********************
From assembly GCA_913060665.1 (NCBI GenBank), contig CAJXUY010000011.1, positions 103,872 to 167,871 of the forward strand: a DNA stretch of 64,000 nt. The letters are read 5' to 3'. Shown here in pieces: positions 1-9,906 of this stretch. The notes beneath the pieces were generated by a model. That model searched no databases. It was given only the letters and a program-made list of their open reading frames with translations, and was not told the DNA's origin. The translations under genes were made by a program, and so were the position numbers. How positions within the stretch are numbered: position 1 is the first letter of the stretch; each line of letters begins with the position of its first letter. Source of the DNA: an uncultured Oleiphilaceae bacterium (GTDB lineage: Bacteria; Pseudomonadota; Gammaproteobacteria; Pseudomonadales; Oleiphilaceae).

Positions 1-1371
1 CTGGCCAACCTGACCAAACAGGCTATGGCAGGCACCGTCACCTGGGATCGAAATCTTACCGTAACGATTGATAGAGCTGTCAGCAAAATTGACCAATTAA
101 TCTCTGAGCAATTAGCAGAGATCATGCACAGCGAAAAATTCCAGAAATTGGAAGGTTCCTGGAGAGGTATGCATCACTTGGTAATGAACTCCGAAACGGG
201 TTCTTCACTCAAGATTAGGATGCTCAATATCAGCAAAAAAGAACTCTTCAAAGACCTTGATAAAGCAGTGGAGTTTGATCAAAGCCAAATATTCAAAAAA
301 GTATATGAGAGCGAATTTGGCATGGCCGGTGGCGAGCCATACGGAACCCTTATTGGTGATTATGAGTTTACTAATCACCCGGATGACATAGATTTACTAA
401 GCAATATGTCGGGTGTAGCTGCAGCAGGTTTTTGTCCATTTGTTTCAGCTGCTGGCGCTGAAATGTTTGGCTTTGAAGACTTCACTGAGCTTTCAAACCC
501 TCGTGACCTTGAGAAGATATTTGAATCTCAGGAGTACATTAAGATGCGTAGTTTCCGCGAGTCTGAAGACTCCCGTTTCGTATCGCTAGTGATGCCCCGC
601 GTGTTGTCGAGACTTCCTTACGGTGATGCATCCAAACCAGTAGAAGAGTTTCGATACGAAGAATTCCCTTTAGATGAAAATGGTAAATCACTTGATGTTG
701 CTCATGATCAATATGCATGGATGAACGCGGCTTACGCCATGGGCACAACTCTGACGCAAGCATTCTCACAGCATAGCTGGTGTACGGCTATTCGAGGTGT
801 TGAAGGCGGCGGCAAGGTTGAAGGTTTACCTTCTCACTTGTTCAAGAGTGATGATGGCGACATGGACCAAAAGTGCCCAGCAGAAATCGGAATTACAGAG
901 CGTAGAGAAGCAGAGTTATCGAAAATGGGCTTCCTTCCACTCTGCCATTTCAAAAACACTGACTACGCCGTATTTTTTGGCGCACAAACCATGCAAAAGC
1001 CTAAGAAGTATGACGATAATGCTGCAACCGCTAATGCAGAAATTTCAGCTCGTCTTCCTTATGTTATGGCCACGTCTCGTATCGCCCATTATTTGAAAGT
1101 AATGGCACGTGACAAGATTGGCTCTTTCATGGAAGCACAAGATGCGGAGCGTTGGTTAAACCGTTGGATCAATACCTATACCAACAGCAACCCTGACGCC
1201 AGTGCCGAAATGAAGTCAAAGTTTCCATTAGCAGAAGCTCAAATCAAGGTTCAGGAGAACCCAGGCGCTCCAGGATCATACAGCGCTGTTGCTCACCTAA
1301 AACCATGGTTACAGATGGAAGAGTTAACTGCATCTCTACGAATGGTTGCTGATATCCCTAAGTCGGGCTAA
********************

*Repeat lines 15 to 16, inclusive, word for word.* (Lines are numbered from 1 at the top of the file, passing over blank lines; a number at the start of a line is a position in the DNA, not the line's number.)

1201 AGTGCCGAAATGAAGTCAAAGTTTCCATTAGCAGAAGCTCAAATCAAGGTTCAGGAGAACCCAGGCGCTCCAGGATCATACAGCGCTGTTGCTCACCTAA
1301 AACCATGGTTACAGATGGAAGAGTTAACTGCATCTCTACGAATGGTTGCTGATATCCCTAAGTCGGGCTAA